THE URBAN HOMESTEAD

Left to right: Jordanne, Blackberry (goat) & Jules, solar oven, backyard garden with earthen oven, outdoor solar shower

PROMISING RETURN TO THE PAST

A farm based in the middle of urban LA

August 9, 2008 La Opinion

Lourdes López

View Original Article

[English Translation]

The ordinary Dervaes house shines like any other  one in  the Pasadena area, located on the side  of the freeway and  between governmental buildings.  Although if one looks more  carefully, one will notice the out of the ordinary   luxurious foliage and  thickness of the vegetation. Beneficial insects, bees and butterflies have  found a true paradise there.

Getting closer, one is able to identify brilliant tomatoes, the fuchsia amaranth, the mature apples that fall off the branches, edible flowers and other species that overflow the narrow footpaths of the front  yard of the property. That space is only the first sample of the Path to Freedom farm, which Jules Dervaes, of Belgian origin, has created on his property  and which may well be compared to those which functioned   several decades ago in  this country or Europe.

“My lot only measures 31X66 feet [correction: 131X66 feet] but all the  free space we have occupied  with the planting of vegetables, fruits,  and a farmyard with hens, goats, bees and ducks,”  the owner explains  while he enters among the small plots of  cucumber , eggplants, strawberries and pumpkins, these last ones being of enormous size.

“Our  crops are totally organic and we consume them, my three children and I, who also participate in this project.  We sell the fresh surplus produce  to local restaurants, as well as the edible flowers and decorative ones.”

The satisfied businessman narrates how  his father grew  exotic plants in Tampa  and thus  it occurred to him to do the same thing in Pasadena , when he decided to change his place of residence [in 1985].

“At first we only grew vegetables and fruits for family consumption, but when  when  I began to have a surplus,  I offered it to nearby restaurants,” he explains.” Now Path to Freedom  no only distributes organic  produce,  but it is also an organization which offers various services  like events which  demonstrate the benefits of food gardening, water saving and energy, recycling and other subjects of benefit to the environment of the planet.”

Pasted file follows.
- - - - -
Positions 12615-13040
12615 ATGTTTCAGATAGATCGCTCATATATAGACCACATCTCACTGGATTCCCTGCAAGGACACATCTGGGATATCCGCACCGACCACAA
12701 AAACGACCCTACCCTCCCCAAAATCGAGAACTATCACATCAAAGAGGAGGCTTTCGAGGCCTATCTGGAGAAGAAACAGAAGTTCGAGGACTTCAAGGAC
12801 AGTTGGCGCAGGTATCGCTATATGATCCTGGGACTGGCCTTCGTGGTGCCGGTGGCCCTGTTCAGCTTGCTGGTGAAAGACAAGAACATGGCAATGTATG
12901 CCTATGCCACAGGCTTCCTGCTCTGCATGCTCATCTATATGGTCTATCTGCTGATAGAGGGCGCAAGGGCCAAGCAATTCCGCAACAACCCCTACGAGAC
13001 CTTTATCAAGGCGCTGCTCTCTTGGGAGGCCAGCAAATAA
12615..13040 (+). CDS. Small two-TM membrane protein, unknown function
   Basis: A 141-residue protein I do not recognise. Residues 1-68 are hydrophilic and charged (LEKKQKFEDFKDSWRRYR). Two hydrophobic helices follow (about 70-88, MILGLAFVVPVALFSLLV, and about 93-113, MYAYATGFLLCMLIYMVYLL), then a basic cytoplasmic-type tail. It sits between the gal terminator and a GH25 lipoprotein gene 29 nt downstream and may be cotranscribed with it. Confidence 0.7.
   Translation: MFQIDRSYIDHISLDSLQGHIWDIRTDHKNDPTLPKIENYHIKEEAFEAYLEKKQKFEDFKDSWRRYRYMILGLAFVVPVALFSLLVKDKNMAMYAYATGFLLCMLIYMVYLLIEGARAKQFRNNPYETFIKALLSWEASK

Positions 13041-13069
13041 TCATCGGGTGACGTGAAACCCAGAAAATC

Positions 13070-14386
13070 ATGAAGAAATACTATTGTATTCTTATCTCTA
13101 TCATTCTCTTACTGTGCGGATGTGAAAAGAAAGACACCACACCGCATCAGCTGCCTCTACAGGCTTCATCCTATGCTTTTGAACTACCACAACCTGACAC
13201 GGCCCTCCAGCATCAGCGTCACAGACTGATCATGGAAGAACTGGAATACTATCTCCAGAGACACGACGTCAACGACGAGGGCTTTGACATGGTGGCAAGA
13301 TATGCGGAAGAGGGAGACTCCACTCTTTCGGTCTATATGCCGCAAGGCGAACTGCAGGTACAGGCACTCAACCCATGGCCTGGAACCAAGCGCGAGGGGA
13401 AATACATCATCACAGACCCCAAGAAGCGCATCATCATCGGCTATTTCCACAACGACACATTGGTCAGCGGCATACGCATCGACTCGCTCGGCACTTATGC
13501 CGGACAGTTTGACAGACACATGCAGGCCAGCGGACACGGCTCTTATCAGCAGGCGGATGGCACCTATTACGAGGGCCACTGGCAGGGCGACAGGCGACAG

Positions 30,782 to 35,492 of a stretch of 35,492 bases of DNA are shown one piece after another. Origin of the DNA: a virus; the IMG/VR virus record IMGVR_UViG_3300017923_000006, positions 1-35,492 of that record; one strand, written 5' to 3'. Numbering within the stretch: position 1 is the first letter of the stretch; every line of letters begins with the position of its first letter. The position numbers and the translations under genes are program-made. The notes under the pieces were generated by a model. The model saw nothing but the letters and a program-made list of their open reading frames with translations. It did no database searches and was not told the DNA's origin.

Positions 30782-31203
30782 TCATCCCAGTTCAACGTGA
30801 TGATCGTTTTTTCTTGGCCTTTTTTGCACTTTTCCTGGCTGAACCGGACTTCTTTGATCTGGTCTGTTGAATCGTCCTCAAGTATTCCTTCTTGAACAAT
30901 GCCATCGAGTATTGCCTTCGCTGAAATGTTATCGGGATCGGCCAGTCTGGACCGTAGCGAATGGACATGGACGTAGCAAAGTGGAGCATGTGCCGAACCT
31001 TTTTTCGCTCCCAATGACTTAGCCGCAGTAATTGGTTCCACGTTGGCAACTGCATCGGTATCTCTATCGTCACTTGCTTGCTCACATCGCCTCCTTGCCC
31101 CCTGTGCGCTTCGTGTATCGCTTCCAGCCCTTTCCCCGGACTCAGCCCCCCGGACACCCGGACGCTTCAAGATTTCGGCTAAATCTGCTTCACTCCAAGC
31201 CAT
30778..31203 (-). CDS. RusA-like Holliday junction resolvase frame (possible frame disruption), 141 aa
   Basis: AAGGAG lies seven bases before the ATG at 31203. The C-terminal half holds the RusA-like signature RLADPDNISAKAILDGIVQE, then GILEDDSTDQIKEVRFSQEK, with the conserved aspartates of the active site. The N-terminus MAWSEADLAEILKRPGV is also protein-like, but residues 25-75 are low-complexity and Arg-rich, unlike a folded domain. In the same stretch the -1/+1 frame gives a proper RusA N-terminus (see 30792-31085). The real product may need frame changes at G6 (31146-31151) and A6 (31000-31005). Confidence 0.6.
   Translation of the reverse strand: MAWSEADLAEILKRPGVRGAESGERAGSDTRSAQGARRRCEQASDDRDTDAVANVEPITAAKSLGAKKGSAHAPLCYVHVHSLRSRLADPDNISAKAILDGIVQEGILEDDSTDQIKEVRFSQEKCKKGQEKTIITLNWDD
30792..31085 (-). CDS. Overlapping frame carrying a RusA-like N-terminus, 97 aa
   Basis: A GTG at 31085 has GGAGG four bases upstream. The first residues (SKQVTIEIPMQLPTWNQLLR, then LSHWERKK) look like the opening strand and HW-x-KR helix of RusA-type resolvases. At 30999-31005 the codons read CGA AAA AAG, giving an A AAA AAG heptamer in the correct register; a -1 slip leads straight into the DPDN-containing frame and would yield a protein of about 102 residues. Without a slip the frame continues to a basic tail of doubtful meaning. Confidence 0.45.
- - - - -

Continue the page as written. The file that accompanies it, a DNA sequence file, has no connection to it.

Return to the Past

In order to make a less intense impact on the planet, Dervaes and his children have opted to change their lifestyle.  In the first place,  they have decided to not only disconnect their electrical appliances, but also to omit them as well. The farmer indicates  that the only  electrical device that he has  is the refrigerator and that it is  certified  with a energy saving label.

Some of the manual apparatus of the family are  a  blender and coffee mill and they utilize a solar oven.  Various solar panels cover the roof of their garage and supply more than 70% of the energy of the house, the surplus is returned to the eclectic company.

“The saving of water and energy is another of our priorities, for this I have adapted a small room that supplies hot water from the Sun.    We take advantage  of the waste water  to water nearby plants.  Also, we have a toilet that works with the water from the water bowl  installed above the tank.”

Another substantial saving of the family is the  fact that it buys no gasoline. It counts on equipment  which transforms used vegetable oil into biodiesel  which is the fuel for their vehicles.

The Farmyard

In the back corner of the plot of land of Path to Freedom, different species of hens, goats, ducks and rabbits from different parts of the world and which have never been caged occupy a small open space, living together harmoniously.